Houston Matters

Using Green Infrastructure to Mitigate Flooding in Greater Houston

We try all sorts of things to mitigate flooding — from limits and controls on development to improving storm water drainage capacity to other ways of maintaining and improving existing drainage systems and flood control structures. But there’s another piece of the puzzle: what you might call natural defense, or “green infrastructure.” In essence, one […]

Flood Flooding Berm Katy Prairie - Dave FehlingWe try all sorts of things to mitigate flooding — from limits and controls on development to improving storm water drainage capacity to other ways of maintaining and improving existing drainage systems and flood control structures.

But there’s another piece of the puzzle: what you might call natural defense, or “green infrastructure.” In essence, one way to reduce the risk of flooding in certain areas is to leave some prairies and bayous alone, to grow grasses that absorb more water or oyster reefs that fend off storm surge.

Deborah January-Bevers is the president and CEO of Houston Wilderness, a proponent of green infrastructure. She tells Houston Matters producer Paige Phelps about the concept.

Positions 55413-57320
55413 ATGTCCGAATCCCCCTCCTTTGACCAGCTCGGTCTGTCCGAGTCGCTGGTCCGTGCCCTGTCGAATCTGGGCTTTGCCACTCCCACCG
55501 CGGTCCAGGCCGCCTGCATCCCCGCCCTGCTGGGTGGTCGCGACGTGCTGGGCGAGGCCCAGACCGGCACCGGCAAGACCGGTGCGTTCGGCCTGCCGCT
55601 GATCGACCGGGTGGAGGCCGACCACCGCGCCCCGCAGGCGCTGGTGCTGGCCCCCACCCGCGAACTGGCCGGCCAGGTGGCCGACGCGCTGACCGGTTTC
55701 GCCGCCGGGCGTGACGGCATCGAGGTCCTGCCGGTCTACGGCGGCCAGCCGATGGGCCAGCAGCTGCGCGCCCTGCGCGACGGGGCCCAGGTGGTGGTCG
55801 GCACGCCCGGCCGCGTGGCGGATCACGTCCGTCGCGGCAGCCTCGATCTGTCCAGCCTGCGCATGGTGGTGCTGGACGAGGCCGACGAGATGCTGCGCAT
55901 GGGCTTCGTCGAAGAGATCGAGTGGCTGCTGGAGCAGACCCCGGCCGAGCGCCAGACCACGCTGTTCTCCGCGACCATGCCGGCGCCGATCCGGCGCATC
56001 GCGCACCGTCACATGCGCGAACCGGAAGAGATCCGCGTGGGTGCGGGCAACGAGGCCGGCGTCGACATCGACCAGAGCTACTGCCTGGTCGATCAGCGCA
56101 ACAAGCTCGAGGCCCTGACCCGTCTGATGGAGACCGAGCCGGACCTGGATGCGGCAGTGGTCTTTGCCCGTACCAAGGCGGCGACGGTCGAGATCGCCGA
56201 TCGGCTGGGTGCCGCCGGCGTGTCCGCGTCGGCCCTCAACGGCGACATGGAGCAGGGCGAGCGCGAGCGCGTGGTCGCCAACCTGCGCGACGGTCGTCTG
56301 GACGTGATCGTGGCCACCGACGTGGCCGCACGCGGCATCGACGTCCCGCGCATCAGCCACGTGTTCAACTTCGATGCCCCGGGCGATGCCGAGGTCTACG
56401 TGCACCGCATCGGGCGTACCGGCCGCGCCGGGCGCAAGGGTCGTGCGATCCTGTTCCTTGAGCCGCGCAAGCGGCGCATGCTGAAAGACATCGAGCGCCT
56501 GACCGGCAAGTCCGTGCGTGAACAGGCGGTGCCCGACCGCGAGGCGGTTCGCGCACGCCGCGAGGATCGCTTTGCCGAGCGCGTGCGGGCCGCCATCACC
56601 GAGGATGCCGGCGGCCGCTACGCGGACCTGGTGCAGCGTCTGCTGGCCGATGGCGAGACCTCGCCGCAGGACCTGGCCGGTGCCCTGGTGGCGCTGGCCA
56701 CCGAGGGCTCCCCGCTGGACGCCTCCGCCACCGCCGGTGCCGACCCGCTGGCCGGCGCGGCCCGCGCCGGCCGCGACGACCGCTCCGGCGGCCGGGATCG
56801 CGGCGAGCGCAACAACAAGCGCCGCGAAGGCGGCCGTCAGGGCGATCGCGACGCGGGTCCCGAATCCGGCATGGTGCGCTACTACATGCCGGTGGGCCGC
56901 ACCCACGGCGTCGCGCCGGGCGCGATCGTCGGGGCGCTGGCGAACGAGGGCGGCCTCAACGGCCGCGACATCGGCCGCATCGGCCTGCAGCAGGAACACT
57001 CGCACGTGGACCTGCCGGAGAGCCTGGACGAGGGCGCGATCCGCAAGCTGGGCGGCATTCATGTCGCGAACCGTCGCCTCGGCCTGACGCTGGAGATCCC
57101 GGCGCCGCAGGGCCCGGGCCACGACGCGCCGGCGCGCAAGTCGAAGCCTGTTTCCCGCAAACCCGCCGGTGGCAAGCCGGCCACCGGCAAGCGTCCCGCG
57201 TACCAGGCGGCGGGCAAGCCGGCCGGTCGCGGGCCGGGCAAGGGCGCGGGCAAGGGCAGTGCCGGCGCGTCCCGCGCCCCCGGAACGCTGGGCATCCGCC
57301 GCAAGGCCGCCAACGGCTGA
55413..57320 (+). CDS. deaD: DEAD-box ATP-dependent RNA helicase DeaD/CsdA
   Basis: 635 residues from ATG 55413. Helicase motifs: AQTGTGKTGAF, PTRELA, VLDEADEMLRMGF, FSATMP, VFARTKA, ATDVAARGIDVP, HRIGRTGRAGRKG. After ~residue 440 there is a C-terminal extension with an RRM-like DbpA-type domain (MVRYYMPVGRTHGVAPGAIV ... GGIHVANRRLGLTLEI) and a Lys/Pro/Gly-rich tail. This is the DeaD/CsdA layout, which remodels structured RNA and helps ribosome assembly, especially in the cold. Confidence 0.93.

(Above: Flooding along the Katy Prairie. Photo: Dave Fehling, News 88.7)

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Michael Hagerty

Michael Hagerty

Senior Producer, Houston Matters

Michael Hagerty is the senior producer for Houston Matters. He's spent more than 20 years in public radio and television and dabbled in minor league baseball, spending four seasons as the public address announcer for the Reno Aces, the Triple-A affiliate of the Arizona Diamondbacks.

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